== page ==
3. Doctors may use shock wave therapy (lithotripsy) to break up stones.


  1. However, in many people treated with medication or lithotripsy, gallstones tend to form again within a few years. (Web site)
  2. Quality of life after treatment of gallstones: Results of a randomised study of lithotripsy and open cholecystectomy.
  3. Oral dissolution therapy uses bile acids in pill form to dissolve gallstones and may be used in conjunction with lithotripsy. (Web site)

Bile Duct Stones

  1. Lithotripsy for Common Bile Duct Stones Shock wave lithotripsy is an option in certain cases for bile duct stones that cannot be extracted.
  2. Finally, lithotripsy (smashing the stone with sonic waves) has been done for bile duct stones. (Web site)
  3. Extracorporeal shock wave lithotripsy is an option in certain cases of bile duct stones as it is for stones in the gallbladder. (Web site)

Shock Wave

  1. OBJECTIVE: To assess the safety of shock wave lithotripsy (SWL) in treatment of urinary calculi, in patients with bleeding diathesis.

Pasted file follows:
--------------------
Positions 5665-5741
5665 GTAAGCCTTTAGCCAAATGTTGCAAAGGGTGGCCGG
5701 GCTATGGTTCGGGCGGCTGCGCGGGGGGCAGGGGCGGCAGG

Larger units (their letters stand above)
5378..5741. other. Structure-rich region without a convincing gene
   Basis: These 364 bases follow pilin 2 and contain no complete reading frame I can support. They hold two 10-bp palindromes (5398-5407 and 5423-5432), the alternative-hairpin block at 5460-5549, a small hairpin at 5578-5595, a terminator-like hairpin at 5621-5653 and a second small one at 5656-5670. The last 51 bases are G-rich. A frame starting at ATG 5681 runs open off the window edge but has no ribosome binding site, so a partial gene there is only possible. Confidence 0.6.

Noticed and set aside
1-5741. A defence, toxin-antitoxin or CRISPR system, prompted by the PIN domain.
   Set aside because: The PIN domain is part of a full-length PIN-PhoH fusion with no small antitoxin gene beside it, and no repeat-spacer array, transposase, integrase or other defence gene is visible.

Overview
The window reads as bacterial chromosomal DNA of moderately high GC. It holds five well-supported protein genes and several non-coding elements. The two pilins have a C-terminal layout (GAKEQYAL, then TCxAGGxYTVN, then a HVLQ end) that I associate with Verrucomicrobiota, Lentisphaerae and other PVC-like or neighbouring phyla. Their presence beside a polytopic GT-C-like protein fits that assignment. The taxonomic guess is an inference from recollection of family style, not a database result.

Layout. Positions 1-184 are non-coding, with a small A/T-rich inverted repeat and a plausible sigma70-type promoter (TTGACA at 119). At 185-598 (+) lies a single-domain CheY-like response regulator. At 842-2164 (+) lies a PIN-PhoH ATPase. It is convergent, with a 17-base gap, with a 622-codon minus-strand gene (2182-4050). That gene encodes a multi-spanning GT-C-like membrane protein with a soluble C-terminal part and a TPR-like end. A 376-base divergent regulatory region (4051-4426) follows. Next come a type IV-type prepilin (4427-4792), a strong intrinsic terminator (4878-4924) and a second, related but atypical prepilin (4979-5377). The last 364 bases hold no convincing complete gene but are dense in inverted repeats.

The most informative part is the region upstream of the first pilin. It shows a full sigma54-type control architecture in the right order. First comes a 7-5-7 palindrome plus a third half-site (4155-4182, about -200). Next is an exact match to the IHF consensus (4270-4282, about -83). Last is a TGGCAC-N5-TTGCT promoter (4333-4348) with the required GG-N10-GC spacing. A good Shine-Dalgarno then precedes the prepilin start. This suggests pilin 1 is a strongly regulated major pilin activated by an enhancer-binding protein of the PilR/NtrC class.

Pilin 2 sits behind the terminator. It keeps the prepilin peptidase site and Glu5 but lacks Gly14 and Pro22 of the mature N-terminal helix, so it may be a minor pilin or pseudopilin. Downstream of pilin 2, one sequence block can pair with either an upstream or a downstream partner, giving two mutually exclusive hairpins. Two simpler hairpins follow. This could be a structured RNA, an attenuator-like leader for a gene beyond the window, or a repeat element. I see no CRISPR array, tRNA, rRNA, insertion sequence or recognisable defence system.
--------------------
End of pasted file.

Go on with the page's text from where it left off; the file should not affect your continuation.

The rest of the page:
2. The first use of shock wave lithotripsy to destroy kidney stones in people was in 1980.
  3. Cavitation plays an important role for the destruction of kidney stones in shock wave lithotripsy. (Web site)

Shock Waves

  1. Lithotripsy uses the technique of focused shock waves to fragment a stone in the kidney or the ureter. (Web site)
  2. They may be used alone or after lithotripsy, which breaks up small, noncalcified gallstones with shock waves that are focused by ultrasound.
  3. Rarely, medication to dissolve gallstones is combined with shock wave lithotripsy, a procedure that uses carefully aimed shock waves to break up gallstones.


  1. Another option is a procedure called lithotripsy, which uses shock waves to break up the gallstones.
  2. Lithotripsy is a technique used to break up stones that form in the kidney, bladder, ureters, or gallbladder.
  3. However, lithotripsy completely removes stones in most patients who have the procedure.


  1. Shock Waves
  2. Kidney Stones
  3. Bile Duct Stones
  4. Gallstones
  5. Gallbladder Stones
  6. Books about "Lithotripsy" in

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  Short phrases about "Lithotripsy"
  Originally created: April 04, 2011.
  Links checked: February 25, 2013.